USGBC celebrates five years of green progress in New Orleans

WASHINGTON -- (BUSINESS WIRE) – August 25, 2010 – Five years after the devastating hurricanes that ravaged New Orleans and much of the Gulf Coast, many organizations have stepped in to help rebuild the city, placing emphasis on resilience, sustainability and economic prosperity. The U.S. Green Building Council, the driving force of the green building industry in America, has also made rebuilding New Orleans green a key priority. Through USGBC’s LEED green building certification program, hundreds of homes, schools and commercial buildings are being rebuilt to be high-performance, resource-efficient, durable and healthier places for the people of New Orleans who occupy them. Below is a report of USGBC’s efforts since 2005.

USGBC’s Notable Accomplishments:

  • USGBC embedded an expert in the Recovery School District to work with all schools on rebuilding green.
  • All public schools built to minimum LEED Silver Certification.
  • Green movie studio in the Lower Garden District will be LEED Silver.
  • Make It Right has built the largest community of LEED Platinum homes in the world.
  • Salvation Army’s EnviRenew is building and repairing 250 homes in five New Orleans neighborhoods to be green and energy efficient.
  • USGBC and EnviRenew’s Natural Talent Design Competition will build four LEED Platinum homes in the Broadmoor neighborhood.
  • Preservation Resource Center (PRC) and the Center for Sustainable Engagement and Development (CSED) will be opening a new LEED Platinum community center/headquarters in the Holy Cross neighborhood of the Lower Ninth Ward.
  • Working with USGBC, several groups in the city are training workers to rebuild the city better and greener: LA Greencorps, Good Work Network, Electrician’s Union, Delgado Community College, Deep South Center for Environmental Justice

Since the devastating hurricanes and subsequent floods that ravaged New Orleans and the Gulf Coast region in 2005, USGBC has been on the ground there, developing strategies for rebuilding even as the flood waters began receding. At its 2005 Greenbuild Conference in Atlanta, just weeks after the hurricanes came through, USGBC convened 160 participants, including many New Orleans residents, USGBC chapter members and other leading experts in planning, environmental engineering and architecture, in a planning charrette.

The outcome was the New Orleans Principles, a roadmap and specific action plans for the re-planning and rebuilding efforts, with the intent of enhancing environmental, social, and economic outcomes. To ensure the principles became actions, USGBC created the position of “New Orleans Green Building Coordinator” to facilitate and execute the strategy on the ground. For more than two years, Anisa Baldwin Metzger has been on the ground, working with the Recovery School District and has become a nationally recognized leader in translating green building strategies into real world results. USGBC’s Louisiana Chapter has been a driving force for keeping sustainability at the forefront of rebuilding efforts.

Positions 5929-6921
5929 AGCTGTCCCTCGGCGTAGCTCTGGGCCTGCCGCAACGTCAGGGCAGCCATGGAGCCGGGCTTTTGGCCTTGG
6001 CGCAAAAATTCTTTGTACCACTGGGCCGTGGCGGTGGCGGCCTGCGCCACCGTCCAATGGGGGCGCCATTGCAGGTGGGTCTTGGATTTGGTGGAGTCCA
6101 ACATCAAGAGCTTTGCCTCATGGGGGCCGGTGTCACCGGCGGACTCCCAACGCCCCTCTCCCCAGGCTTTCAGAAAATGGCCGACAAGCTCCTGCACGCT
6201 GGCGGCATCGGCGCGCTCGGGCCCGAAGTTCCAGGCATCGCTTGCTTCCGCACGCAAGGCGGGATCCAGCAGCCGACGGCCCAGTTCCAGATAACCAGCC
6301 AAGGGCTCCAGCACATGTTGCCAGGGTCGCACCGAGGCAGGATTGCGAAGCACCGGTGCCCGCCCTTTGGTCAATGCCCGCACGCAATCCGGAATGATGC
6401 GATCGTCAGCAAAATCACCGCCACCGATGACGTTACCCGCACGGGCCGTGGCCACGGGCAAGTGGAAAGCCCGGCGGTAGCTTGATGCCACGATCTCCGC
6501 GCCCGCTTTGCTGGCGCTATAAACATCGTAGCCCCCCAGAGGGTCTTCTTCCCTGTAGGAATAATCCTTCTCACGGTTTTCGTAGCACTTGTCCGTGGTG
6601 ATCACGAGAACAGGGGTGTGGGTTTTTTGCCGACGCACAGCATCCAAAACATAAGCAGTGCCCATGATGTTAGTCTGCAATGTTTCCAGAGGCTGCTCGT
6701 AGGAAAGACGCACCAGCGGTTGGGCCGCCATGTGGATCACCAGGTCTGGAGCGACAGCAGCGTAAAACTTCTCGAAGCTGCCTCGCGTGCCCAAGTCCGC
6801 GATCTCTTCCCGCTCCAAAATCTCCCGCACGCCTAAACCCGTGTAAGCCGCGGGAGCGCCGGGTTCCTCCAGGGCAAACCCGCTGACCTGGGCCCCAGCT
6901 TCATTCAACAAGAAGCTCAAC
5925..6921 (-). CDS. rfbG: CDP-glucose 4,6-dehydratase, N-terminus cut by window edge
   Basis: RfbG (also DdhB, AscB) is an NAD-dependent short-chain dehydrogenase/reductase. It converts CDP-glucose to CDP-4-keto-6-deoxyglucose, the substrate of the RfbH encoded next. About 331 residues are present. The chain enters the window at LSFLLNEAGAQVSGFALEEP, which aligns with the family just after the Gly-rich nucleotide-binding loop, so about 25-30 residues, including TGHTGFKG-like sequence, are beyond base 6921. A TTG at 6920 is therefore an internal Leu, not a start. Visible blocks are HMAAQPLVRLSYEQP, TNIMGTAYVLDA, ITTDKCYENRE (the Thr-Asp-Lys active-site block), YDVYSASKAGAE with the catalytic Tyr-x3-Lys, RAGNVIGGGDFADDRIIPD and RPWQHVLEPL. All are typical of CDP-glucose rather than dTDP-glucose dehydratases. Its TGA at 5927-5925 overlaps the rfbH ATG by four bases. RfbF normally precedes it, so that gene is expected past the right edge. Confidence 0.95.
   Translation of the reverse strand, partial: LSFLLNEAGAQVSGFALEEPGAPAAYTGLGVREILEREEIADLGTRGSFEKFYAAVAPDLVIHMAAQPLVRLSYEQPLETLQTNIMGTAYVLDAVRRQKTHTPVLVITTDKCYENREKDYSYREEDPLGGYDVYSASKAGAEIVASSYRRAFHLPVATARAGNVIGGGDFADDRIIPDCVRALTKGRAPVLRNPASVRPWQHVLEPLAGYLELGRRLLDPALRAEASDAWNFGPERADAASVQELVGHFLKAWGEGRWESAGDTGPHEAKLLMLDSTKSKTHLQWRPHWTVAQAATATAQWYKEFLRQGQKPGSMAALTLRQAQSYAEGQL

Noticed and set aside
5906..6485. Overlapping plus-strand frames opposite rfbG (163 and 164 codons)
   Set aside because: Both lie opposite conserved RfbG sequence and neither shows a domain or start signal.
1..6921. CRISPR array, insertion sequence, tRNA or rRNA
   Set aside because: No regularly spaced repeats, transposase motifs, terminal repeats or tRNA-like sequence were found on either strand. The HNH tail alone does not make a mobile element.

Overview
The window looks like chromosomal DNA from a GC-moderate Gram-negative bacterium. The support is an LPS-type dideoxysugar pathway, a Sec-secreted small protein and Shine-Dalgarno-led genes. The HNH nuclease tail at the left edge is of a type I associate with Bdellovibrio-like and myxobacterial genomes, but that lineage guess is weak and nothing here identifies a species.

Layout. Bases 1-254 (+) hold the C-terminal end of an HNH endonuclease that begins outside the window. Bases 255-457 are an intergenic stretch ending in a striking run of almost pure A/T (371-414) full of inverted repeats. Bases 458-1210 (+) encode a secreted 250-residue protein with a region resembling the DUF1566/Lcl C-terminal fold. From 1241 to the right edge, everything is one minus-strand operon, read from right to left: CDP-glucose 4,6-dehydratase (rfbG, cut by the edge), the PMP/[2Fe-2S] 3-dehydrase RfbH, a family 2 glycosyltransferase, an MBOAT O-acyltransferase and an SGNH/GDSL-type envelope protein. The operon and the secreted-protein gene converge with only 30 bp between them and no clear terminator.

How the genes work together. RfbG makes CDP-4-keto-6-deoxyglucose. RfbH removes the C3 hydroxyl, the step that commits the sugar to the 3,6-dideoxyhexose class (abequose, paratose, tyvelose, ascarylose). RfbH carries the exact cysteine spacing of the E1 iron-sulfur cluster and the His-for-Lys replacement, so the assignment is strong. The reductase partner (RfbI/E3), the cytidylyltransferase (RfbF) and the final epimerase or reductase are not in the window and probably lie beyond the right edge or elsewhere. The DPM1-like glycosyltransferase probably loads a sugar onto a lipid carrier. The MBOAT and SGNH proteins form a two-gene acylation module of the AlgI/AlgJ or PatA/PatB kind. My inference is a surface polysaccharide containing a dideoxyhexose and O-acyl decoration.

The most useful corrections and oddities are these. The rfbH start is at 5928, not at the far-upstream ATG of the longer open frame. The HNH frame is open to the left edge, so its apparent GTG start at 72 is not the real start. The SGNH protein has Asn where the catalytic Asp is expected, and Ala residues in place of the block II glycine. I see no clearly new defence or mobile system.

The New Orleans Principles
1. Respect the rights of all citizens of New Orleans.
2. Restore natural protections of the greater New Orleans region.
3. Implement an inclusive planning process.
4. Value diversity in New Orleans.
5. Protect the city of New Orleans.
6. Embrace smart redevelopment.
7. Honor the past; build for the future.
8. Provide for passive survivability.
9. Foster locally owned, sustainable businesses.
10. Focus on the long term.

The Road to Educational Recovery
Chief among the action plans was a strong commitment to ensuring the schools are not only rebuilt, but are built to LEED Silver– so that every child within the school system could attend classes in safe, structurally sound and resilient facilities that enhanced the goals of learning. Before Hurricane Katrina:

  • There were 439 buildings on 127 active public school campuses, serving 63,000 students.
  • Virtually all of that space was substandard - parents chose where to send their children based on how “less bad” the bathrooms were.

Then Katrina hit, and more than 80-percent of those buildings had more than 25-percent damage. With children to educate immediately, the first initiative off the drawing board was Quick Start, a community process that had the goal of building one new school in each of the five city council districts in New Orleans.

  • Quick Start Schools: Langston Hughes Elementary, Wilson Elementary, Lake Area High School, Landry High School and Fannie C. Williams.
  • Each school is LEED Silver and will reduce energy use by 30-percent.
  • The first of those schools opened in August, 2009, with double-digit increases in test scores just in the past school year.
  • When phase one of the master plan is completed in 2013, there will be 17 new and 13 renovated LEED schools

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